Article 94 of the 1992 Constitution of Ghana stipulates the eligibility criteria for a person to contest for a parliamentary seat in Ghana. The Courts have also had the opportunity, with the famous cases of the late Adamu Dramani and James Gyakye Quayson, to interpret clause (2) of the above provision. The duo lost their parliamentary seats following the interpretation of Article 94(2) by the court, with James Gyakye Quayson of the Assin North Constituency appealing the outcome.
Clause (2) says that “subject to the provisions of this article, a person shall not be qualified to be a member of parliament if he (a) owes allegiance to a country other than Ghana.”
Since the inception of the 4th Republic, the two main political parties have had their dose of the pill through the two MPs mentioned above. The conversation about natives with dual citizenship holding public office has been active since the Assin North MP was dragged to court after the 2020 general elections.
On Monday, former president John Dramani Mahama, on his tour ahead of the NDC presidential and parliamentary primaries this Saturday, mentioned that the next government of the NDC would “clarify” Article 94(2) to allow Ghanaians with dual citizenships to contest for parliamentary seats.
Mr. Mahama explained that the skills acquired by the over three million Ghanaians abroad could not be wasted owing to the provisions of the constitution.
It is trite knowledge that the 1992 Constitution needs some overhauling, as portions of it, if not all, were formulated to serve purposes that are no longer relevant.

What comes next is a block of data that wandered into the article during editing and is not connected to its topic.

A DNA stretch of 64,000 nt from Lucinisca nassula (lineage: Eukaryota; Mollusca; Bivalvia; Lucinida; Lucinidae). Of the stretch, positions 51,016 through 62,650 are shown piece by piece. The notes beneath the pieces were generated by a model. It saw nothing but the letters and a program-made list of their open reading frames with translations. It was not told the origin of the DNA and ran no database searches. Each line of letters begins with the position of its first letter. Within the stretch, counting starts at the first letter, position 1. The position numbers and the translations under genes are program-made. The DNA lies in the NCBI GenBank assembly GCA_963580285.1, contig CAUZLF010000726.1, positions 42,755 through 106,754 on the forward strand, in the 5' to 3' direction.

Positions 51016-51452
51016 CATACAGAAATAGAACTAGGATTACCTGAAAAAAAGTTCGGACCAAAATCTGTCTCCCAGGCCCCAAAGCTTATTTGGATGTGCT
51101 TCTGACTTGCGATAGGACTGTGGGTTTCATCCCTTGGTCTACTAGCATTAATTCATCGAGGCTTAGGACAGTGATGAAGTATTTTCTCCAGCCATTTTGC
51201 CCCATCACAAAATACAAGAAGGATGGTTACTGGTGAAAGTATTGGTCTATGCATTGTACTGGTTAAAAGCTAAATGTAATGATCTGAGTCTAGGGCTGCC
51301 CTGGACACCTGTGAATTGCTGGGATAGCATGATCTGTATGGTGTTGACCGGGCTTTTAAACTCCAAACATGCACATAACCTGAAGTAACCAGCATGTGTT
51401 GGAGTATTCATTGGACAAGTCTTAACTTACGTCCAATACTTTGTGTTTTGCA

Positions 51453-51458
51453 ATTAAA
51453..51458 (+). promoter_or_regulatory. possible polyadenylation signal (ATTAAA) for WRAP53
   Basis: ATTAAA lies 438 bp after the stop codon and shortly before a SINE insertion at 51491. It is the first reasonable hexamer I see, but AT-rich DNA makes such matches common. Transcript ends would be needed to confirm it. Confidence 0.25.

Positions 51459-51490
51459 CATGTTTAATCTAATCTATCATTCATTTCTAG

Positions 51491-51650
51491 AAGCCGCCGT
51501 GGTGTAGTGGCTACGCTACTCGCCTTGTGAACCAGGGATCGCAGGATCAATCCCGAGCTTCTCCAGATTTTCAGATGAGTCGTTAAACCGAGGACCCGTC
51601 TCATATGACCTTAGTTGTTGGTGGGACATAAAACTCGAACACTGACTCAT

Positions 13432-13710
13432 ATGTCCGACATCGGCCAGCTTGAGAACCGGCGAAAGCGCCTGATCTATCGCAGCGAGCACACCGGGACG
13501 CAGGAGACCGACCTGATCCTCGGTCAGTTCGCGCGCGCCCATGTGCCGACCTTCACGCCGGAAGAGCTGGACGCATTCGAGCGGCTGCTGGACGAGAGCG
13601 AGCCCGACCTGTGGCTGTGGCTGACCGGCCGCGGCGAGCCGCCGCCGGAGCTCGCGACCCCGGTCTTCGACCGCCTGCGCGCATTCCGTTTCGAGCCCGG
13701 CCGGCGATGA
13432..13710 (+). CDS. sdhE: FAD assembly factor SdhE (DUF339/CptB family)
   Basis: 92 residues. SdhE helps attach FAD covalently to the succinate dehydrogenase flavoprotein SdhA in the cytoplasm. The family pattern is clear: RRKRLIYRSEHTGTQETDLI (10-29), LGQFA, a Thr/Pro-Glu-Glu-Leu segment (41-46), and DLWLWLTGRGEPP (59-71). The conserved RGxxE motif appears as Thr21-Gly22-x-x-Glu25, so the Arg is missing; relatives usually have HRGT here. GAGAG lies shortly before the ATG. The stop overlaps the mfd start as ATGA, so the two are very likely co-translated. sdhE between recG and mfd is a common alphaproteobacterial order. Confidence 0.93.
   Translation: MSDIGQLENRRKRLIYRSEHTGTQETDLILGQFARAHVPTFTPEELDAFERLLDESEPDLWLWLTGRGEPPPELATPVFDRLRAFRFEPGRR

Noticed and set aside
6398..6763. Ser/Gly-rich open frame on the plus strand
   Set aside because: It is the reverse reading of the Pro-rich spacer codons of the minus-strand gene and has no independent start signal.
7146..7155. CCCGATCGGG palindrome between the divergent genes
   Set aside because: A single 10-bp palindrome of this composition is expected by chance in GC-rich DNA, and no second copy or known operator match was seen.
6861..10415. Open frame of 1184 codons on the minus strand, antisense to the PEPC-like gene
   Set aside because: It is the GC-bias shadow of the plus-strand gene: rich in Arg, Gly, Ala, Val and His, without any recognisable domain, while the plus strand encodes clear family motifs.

The Chronicle has sighted documents indicating that the government, in June 2022, commenced processes to retire the clause of the article in contention. The government wrote to the Council of State for advice. We have observed the divergent opinions on the subject matter.
We have also observed that the major political parties in the country, whose opinions do not meet, are coincidentally singing the same chorus, perhaps due to the fact that they have suffered the casualties of clause (2) of Article 94.
For instance, in the United Kingdom, there is no law that bars a person holding dual citizenship from being a member of parliament, but in Australia, it is the opposite.
Section 44 (i) of the Australian Constitution states in parts that, any person who is under any acknowledgement of allegiance to a foreign power or a citizen of a foreign power shall be incapable of being chosen as a senator or a member of the House of Representatives.
We are indifferent on the matter of the constitutional provision; suffice it to say, the interest of the nation must be the guiding principle.
It is important that, as a nation, we weigh the pros and cons of the law in its current state, vis-à-vis amending it.
We think that the law in its current state encourages commitment to the cause of the constituents and by extension the nation. The need for a clear allegiance to Ghana is ensured with this provision.
It also reduces the tendency of foreign nationals to interfere in the politics of our nation through the alliance built by being citizens of another country. They can easily raise funds from their foreign nation as citizens to influence voters’ choices.
We also think that the law in its current state, like former President Mahama said, denies the nation the skills and talents of some of its citizens abroad because they owe allegiance to another country.
A country that seeks to attract foreign investment would not want to be caught up in the web of a law like Article 94(2). One could argue that an MP who is also a citizen of another country could leverage that to draw investment to Ghana.
We are also of the view that Article 94(2) could be viewed as discriminatory, especially for people who may owe allegiance to another country but are committed to the Republic of Ghana.
The above notwithstanding, it is our appeal that, as the process of altering Article 94(2) of the 1992 Constitution has commenced, the interest of the nation must be paramount and not that of the few politicians who dread losing a seat in parliament.
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